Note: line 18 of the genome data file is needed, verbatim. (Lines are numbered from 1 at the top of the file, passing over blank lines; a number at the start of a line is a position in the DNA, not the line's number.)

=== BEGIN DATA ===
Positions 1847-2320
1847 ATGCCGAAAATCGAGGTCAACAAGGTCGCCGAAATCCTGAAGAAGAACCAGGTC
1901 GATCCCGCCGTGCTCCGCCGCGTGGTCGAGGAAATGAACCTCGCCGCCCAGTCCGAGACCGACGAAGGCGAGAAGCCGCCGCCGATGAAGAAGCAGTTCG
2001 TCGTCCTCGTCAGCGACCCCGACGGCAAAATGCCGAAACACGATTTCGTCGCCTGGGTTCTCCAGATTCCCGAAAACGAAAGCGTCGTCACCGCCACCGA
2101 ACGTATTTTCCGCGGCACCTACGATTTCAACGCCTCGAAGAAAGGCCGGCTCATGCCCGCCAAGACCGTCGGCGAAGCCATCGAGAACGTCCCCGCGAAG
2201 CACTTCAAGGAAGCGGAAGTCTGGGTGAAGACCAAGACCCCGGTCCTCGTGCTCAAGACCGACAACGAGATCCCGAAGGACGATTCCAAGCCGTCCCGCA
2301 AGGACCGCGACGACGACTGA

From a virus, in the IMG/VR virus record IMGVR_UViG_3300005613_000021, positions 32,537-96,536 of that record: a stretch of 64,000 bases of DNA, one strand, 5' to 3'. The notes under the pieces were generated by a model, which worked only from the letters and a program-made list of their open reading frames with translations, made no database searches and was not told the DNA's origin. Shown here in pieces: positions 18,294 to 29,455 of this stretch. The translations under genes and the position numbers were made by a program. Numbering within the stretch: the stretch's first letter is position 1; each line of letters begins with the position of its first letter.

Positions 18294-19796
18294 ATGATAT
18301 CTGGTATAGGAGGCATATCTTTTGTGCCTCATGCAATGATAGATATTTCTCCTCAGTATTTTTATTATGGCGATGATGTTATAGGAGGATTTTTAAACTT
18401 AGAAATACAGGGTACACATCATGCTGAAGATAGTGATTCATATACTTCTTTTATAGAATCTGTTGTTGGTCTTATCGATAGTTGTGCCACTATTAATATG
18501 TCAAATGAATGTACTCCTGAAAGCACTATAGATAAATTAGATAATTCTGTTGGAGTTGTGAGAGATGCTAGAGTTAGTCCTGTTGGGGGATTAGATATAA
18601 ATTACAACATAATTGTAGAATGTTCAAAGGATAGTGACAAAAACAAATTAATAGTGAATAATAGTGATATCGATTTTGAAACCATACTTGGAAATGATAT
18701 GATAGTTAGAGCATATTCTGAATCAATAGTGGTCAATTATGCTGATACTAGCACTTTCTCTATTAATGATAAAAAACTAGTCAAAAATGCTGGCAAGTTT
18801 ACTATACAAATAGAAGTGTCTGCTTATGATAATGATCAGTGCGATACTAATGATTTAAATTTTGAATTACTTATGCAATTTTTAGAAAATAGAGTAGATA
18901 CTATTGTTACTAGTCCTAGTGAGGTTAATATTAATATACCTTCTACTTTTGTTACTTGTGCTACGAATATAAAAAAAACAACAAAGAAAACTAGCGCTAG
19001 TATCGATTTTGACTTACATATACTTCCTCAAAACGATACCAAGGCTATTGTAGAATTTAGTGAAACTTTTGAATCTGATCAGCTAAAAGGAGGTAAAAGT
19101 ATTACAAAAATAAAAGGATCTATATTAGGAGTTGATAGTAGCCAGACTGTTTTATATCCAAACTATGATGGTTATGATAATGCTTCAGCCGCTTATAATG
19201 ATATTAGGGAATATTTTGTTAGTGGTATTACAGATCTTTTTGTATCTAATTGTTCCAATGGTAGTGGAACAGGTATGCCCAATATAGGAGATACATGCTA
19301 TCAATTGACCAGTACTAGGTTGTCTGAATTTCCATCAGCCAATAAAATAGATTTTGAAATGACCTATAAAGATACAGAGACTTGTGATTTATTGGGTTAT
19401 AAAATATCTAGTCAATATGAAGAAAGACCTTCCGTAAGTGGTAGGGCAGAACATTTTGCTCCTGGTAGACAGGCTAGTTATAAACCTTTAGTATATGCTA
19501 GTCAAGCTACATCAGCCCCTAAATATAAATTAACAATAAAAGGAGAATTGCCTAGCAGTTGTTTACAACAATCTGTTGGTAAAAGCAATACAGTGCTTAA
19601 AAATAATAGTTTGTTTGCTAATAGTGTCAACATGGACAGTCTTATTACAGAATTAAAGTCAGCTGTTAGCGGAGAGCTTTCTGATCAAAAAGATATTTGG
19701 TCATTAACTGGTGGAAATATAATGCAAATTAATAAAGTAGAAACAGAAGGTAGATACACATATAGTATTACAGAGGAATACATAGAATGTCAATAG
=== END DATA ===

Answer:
19001 TATCGATTTTGACTTACATATACTTCCTCAAAACGATACCAAGGCTATTGTAGAATTTAGTGAAACTTTTGAATCTGATCAGCTAAAAGGAGGTAAAAGT